Placing a Parent in a Nursing Home

When I started as a chaplain I was very impressed with the facility I worked in. It was so clean you could eat off the floor. I conducted a religious service and I noticed a married couple who always attended my services. One of them was a patient  at the facility. This elderly gentleman had Alzheimer’s and had been there for several years. His wife visited him every day.These people were Catholic and I thought it was rather strange that they attended a Jewish religious service. They explained to me that they could use every prayer they could.  One day I saw them sitting in the garden. I commented on how beautiful the facility was and what great care the patients received. The wife leaned to me and whispered in my ear that had she not come every day she feared that her husband would be abused   and neglected. I was shocked but the incident only underscored how out of touch I was with reality.                                                                                                                                                                                                                                                                                                                                                                                                                                                                                Placing a parent in a nursing home can be a very painful decision. It sometimes can be unavoidable for a variety of reasons. Having been a chaplain at two different nursing homes I can report that appearances can be deceiving. Your goal must be to keep your parent safe. Very often, when children who are adults need to use this option they unintentionally blind themselves to very real dangers that a parent might face. One danger is neglect and the other is abuse.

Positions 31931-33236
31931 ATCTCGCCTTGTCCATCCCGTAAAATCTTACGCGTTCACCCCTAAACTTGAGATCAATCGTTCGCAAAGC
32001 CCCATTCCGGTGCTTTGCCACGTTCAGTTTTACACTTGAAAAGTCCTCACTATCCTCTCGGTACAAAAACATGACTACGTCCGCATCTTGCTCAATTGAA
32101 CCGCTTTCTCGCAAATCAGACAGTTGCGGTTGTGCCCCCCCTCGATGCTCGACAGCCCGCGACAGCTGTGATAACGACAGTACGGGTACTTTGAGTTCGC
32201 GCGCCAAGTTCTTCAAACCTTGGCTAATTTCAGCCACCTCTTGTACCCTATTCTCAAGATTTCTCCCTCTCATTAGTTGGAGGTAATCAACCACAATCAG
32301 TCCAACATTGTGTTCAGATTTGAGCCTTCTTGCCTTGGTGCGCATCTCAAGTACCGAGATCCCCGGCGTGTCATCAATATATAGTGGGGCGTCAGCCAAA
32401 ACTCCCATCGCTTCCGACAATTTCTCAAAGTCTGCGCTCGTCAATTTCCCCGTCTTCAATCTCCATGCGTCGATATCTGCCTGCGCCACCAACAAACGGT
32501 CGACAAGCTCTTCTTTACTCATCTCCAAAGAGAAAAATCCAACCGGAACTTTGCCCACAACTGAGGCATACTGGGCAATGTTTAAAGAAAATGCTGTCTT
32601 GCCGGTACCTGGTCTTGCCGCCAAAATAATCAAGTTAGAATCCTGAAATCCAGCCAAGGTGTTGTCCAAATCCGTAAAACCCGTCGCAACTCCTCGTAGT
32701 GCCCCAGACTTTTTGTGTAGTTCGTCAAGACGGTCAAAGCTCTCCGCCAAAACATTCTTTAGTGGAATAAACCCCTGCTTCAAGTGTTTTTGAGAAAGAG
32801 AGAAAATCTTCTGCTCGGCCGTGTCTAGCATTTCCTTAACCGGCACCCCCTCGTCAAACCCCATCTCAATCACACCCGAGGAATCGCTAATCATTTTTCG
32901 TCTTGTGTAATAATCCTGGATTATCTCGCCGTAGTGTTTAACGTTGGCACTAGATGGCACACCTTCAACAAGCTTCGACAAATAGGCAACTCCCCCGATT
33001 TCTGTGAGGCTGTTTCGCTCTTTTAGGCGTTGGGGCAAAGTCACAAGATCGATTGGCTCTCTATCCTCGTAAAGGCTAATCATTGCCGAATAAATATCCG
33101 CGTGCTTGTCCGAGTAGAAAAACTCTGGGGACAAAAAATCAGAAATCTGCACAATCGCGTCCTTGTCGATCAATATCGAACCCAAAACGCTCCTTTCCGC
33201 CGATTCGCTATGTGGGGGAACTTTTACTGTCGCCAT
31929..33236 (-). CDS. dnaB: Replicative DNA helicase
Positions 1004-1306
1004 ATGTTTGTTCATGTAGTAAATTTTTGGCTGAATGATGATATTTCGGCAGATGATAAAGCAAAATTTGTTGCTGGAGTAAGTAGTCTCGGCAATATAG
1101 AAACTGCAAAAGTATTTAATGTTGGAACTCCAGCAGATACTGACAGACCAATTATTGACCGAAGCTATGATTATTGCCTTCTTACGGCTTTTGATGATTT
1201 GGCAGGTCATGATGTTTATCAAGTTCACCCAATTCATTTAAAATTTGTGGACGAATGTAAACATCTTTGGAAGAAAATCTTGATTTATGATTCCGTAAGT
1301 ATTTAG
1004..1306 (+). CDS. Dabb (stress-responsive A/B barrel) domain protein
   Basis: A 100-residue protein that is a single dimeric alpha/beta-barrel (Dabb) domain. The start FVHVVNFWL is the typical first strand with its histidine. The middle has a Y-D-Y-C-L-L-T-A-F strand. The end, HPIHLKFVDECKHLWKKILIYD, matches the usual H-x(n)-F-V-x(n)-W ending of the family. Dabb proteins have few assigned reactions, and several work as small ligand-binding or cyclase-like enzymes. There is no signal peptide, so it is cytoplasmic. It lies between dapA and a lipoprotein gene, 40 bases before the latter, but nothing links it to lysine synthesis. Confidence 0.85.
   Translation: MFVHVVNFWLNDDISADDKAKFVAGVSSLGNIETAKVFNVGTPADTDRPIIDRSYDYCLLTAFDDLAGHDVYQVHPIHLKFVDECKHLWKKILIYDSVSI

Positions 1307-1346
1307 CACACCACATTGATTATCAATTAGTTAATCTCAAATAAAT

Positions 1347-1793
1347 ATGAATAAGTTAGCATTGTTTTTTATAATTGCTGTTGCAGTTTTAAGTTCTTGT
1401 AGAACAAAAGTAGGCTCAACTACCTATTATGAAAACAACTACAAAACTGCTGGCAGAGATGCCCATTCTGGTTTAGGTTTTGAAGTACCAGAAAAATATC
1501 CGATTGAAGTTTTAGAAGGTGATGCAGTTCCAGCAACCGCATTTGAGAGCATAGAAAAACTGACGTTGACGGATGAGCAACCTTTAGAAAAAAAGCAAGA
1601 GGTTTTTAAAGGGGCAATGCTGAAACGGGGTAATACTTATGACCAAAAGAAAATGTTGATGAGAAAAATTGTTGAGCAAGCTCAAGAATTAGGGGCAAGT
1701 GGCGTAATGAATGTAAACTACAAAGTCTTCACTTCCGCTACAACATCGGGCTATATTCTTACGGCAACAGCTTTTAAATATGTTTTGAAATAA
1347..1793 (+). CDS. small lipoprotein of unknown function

The first rule of thumb is to visit as often as possible. The more visitors a patient gets, the better the care is. Patients with no visitors typically receive the worst care and the facility becomes nothing more than a dumping ground for an unwanted burden. Remember, your parents were there for you. They nourished you, cared for you and put a roof over your head. You have a religious and moral obligation to be there for there for them. Your situation is different. You might have moved far away. You might have obligations to a spouse and children. No matter what your situation is, our Holy Torah demands that you give your parents the best care you can.

When it comes to visiting your parent don’t be predicable. Make an attempt to see the night staff in action. See how they interact with the patients. When you see your parent, check for bed sores. Bed sores are a certain sign of neglect. Obviously, if you do find bed sores or any other suspicious marks you need to move your parents to a better place. Don’t make any complaint until this is done.